`Yearning to Breathe Free'
Angie O'Gorman, St Louis Post-Dispatch (MO)
We live in a time of unprecedented global migrations of people in search of security and survival. In 1976, the United Nations estimated there were 2.8 million refugees worldwide. Today, that estimate has reached 19 million. Famine, war and international trade and development policies - many designed to keep Third World resources cheap for the benefit of First World consumers - have combined to cause a global human crisis on the move.
A small percentage of these people find their way to the United States and request political asylum. They claim to fear persecution in their homeland due to race, religion, nationality, political opinion or membership in a persecuted group. Unfortunately, it is now politically popular to blame these asylum seekers for many of our social and economic woes.
To make matters worse, asylum policy itself is adrift having lost the moorings the Cold War provided. When we could simply identified persecution with communism it was easier to determine when and where it existed.
Prompted by strong anti-immigrant sentiment and the internal policy confusion, the Immigration and Naturalization Service has proposed new regulations to govern U.S. asylum procedures.
New regulations are desperately needed. The asylum process in the United States is chronically dysfunctional. A backlog of 370,000 asylum applications keeps approximately 1 million people in psychological and economic limbo. In the St. Louis area, the majority of asylum applications filed since 1989 have never been decided. Permission to work is granted for six months to a year with extensive delays in obtaining renewals and a $60 fee for each renewal. Applicants, their spouses and children must put their lives on hold, unable to set down roots, yet fearing to return home.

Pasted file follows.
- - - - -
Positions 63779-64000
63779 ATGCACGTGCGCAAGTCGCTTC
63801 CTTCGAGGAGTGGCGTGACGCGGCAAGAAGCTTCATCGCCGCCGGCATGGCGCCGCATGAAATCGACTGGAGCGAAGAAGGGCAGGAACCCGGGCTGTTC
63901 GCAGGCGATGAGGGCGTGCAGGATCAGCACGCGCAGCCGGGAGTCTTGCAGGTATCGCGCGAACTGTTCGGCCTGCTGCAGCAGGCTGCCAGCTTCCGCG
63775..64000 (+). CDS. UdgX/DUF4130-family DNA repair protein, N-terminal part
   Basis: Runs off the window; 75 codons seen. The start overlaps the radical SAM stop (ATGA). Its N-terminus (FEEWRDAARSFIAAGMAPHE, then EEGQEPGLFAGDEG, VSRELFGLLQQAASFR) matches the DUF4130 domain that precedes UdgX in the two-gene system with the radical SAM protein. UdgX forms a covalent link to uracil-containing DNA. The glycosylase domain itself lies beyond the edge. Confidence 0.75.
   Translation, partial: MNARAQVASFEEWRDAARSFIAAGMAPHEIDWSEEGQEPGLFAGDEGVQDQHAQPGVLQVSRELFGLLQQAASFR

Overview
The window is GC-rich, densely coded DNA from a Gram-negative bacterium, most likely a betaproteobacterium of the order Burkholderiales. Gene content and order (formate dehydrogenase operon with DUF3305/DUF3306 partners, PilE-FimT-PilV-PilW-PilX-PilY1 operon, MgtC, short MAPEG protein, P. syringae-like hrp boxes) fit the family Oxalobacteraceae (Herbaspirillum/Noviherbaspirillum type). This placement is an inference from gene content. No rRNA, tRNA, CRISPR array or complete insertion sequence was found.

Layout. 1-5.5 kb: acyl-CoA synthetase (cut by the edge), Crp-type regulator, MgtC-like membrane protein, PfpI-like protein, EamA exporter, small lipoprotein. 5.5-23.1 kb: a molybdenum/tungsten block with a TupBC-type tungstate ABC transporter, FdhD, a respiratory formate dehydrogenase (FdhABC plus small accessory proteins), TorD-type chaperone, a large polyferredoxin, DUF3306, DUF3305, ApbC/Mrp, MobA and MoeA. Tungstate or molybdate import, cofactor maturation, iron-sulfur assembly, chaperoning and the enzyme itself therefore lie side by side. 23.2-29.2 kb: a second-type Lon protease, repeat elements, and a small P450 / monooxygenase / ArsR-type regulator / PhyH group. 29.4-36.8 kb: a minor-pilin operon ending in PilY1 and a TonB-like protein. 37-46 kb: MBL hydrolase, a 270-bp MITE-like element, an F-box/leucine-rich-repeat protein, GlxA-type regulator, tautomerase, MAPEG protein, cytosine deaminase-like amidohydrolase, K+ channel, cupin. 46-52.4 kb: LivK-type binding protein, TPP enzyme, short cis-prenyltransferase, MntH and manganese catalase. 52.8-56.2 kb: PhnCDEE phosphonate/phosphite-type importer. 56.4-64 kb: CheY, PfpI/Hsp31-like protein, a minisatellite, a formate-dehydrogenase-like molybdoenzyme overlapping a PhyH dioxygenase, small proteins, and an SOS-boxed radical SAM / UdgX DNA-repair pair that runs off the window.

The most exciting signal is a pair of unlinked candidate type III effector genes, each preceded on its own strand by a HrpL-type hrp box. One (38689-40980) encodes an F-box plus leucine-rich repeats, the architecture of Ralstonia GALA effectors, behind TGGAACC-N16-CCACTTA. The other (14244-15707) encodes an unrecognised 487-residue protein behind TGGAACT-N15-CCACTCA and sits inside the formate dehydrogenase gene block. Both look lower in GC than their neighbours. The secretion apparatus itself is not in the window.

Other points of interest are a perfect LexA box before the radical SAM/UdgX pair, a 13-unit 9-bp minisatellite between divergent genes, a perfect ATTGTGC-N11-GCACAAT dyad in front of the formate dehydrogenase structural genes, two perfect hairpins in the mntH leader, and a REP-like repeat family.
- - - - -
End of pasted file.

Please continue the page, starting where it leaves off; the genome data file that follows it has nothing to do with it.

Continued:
There are two differing analysis as to the cause of the system's breakdown. One asserts it is the result of wide-spread abuse of asylum procedures by people filing frivolous claims. Such applicants only want to buy time in the United States to work. They apply and then slip, unnoticed, into American society.
A second analysis suggests the asylum system was never sufficiently funded or adequately staffed by trained hearing officers who could consistently apply asylum law. Congress sought to achieve an evenhanded process in which each asylum case would be on its merits. But social class, cultural factors and political considerations took precedence over legal standards and created havoc.
The system's breakdown probably resulted from a combination of these factors, but a question of emphasis remains. The proposed asylum regulations clearly emphasize the "people-taking-advantage-of-the-system" analysis, regardless of the fact that governmental and private studies show this is not the core problem. Even INS' own statistics show only a 7 percent filing rate of "manifestly unfounded" asylum applications. …